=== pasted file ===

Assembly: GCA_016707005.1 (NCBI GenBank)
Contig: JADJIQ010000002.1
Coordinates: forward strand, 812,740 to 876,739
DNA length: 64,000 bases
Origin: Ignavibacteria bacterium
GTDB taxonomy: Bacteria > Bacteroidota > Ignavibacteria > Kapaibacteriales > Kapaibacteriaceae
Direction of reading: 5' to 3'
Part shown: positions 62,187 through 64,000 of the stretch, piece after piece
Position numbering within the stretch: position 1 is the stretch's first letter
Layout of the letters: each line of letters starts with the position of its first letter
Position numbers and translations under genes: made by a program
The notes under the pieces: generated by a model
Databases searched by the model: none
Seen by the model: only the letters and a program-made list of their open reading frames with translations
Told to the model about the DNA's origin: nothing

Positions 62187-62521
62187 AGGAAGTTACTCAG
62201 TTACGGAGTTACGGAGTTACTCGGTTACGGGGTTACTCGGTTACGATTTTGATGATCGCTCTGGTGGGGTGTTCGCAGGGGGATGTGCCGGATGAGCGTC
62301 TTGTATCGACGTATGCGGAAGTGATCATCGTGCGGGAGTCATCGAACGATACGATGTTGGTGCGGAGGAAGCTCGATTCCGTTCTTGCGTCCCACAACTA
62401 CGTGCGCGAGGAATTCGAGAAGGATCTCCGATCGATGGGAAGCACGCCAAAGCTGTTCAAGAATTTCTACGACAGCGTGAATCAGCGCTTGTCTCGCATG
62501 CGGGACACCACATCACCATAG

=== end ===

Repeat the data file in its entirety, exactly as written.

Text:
Assembly: GCA_016707005.1 (NCBI GenBank)
Contig: JADJIQ010000002.1
Coordinates: forward strand, 812,740 to 876,739
DNA length: 64,000 bases
Origin: Ignavibacteria bacterium
GTDB taxonomy: Bacteria > Bacteroidota > Ignavibacteria > Kapaibacteriales > Kapaibacteriaceae
Direction of reading: 5' to 3'
Part shown: positions 62,187 through 64,000 of the stretch, piece after piece
Position numbering within the stretch: position 1 is the stretch's first letter
Layout of the letters: each line of letters starts with the position of its first letter
Position numbers and translations under genes: made by a program
The notes under the pieces: generated by a model
Databases searched by the model: none
Seen by the model: only the letters and a program-made list of their open reading frames with translations
Told to the model about the DNA's origin: nothing

Positions 62187-62521
62187 AGGAAGTTACTCAG
62201 TTACGGAGTTACGGAGTTACTCGGTTACGGGGTTACTCGGTTACGATTTTGATGATCGCTCTGGTGGGGTGTTCGCAGGGGGATGTGCCGGATGAGCGTC
62301 TTGTATCGACGTATGCGGAAGTGATCATCGTGCGGGAGTCATCGAACGATACGATGTTGGTGCGGAGGAAGCTCGATTCCGTTCTTGCGTCCCACAACTA
62401 CGTGCGCGAGGAATTCGAGAAGGATCTCCGATCGATGGGAAGCACGCCAAAGCTGTTCAAGAATTTCTACGACAGCGTGAATCAGCGCTTGTCTCGCATG
62501 CGGGACACCACATCACCATAG